How To Find The Right Vitmin E Source For You


When you walk into CVS or Walgreens you will see an aisle of every vitamin, mineral, or herb you can think of. You may have heard from a friend to try taking a new supplement or you may have been recommended one by your primary care provider. There are a lot of vitamins and dietary supplements out there. They are not all the same. For example, vitamin E is commonly known as alpha-tocopherol. However, there are many different constituents of vitamin E and they each have varying levels of biological activity and bioavailability. How many are there?

Naturally occurring vitamin E exists in eight chemical forms:​

1. Alpha-tocopherol

2. Beta-tocopherol

3. Gamma-tocopherol

4. Delta-tocopherol

5. Alpha-tocotrienol

6. Beta-tocotrienol

7. Gamma-tocotrienol

8. Delta-tocotrienol

There are some companies that would state that their product is superior because it contains all of the constituents of vitamin E, not just the popular chemical. While alpha-tocopherol is the popular vitamin E there are many more components to it than just that. So, does it matter how much of the full vitamin complex is there or should we just try to get as much of the popular substance such as alpha-tocopherol?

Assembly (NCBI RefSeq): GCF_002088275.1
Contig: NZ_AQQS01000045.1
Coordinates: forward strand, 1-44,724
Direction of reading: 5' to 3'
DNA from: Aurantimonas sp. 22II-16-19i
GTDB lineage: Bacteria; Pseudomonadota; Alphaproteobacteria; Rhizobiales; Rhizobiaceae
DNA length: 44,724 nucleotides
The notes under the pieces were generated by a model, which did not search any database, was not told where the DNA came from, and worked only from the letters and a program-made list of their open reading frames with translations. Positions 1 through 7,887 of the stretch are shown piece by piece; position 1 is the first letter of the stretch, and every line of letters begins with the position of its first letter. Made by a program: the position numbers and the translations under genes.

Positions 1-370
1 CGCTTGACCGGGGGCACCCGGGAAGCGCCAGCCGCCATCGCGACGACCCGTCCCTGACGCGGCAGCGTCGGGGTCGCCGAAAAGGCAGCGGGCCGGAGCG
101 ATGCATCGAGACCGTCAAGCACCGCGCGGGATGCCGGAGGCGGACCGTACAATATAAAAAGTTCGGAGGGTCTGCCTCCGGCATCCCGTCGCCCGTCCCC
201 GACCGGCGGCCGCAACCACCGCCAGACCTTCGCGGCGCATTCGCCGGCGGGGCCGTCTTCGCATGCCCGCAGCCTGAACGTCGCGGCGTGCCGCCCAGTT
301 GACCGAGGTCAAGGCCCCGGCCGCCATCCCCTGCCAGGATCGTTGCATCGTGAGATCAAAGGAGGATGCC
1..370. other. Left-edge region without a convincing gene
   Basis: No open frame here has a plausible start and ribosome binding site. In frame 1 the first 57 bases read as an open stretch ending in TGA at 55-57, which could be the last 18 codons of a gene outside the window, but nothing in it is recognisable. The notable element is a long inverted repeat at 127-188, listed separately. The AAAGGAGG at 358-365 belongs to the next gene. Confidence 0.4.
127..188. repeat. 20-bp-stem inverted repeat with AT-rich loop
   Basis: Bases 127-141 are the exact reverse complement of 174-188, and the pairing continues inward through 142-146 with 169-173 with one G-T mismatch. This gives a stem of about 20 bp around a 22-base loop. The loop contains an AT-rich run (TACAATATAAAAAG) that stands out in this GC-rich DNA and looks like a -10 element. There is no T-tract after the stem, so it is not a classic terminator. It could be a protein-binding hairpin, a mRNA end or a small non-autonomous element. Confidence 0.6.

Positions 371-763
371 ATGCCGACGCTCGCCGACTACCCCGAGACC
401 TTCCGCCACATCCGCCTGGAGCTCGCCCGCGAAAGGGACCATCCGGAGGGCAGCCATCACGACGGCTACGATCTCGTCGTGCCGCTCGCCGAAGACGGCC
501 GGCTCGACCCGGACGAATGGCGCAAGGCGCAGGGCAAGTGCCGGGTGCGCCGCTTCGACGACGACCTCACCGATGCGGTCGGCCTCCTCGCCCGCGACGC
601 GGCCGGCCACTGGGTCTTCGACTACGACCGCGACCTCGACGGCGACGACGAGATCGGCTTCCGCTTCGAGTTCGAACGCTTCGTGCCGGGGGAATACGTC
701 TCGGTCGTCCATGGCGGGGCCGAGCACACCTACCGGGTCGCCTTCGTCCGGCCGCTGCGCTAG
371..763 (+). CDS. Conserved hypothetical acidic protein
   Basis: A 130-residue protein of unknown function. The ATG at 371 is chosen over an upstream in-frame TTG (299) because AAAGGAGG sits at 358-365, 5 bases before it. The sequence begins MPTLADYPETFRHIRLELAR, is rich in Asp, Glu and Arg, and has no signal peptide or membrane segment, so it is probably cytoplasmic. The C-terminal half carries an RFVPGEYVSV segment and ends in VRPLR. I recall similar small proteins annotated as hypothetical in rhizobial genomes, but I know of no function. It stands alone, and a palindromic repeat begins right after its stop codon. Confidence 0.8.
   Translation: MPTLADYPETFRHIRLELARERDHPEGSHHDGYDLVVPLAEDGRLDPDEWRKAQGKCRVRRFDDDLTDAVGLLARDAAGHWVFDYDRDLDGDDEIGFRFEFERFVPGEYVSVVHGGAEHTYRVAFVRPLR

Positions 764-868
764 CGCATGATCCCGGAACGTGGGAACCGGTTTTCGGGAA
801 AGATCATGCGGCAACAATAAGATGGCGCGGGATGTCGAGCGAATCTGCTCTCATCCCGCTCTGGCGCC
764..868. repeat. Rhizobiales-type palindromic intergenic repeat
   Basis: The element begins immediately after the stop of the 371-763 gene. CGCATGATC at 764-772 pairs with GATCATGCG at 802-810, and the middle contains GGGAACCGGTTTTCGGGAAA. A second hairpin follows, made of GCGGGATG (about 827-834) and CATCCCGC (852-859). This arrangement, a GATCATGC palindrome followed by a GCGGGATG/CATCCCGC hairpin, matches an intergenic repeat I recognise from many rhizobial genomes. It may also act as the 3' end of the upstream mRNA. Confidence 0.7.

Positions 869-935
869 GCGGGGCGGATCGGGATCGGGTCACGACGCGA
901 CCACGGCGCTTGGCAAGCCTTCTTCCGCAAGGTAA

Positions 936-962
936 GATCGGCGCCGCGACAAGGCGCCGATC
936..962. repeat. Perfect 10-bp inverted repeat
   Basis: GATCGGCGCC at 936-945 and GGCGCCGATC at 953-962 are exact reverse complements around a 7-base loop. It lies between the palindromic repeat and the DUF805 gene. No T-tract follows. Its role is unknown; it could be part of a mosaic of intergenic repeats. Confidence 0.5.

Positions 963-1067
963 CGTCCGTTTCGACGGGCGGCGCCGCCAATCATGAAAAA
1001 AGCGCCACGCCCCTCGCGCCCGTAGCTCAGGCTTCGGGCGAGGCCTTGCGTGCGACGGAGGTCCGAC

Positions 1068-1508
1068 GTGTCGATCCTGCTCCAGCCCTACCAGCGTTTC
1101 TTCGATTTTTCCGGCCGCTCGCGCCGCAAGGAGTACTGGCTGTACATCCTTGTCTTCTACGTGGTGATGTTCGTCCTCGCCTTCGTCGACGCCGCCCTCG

The answer is yes it does matter. Alpha-tocopherol is the only form that is recognized to meet human requirements. The bioavailability (how well our body can absorb and utilize) of the form of the vitamin plays a critical role in how our body uptakes that vitamin. It can be the difference between necessary dietary supplements and expensive urine.

Vitamin E deficiency is rare, but including it in your diet is critical. It plays an important role in growth and development, as well as hair, skin, and eye health. Sunflower seeds, almonds, avocado, spinach, and butternut squash all contain vitamin E along with many other micronutrients. And they all taste better than a pill!

Sources:

https://www.standardprocess.com/Products/Standard-Process/Cataplex-E#.V-lC6a0s51s

https://ods.od.nih.gov/factsheets/VitaminE-Consumer/

https://www.ncbi.nlm.nih.gov/pubmed/17696496

#Supplements #VitaminE #Bioavailability

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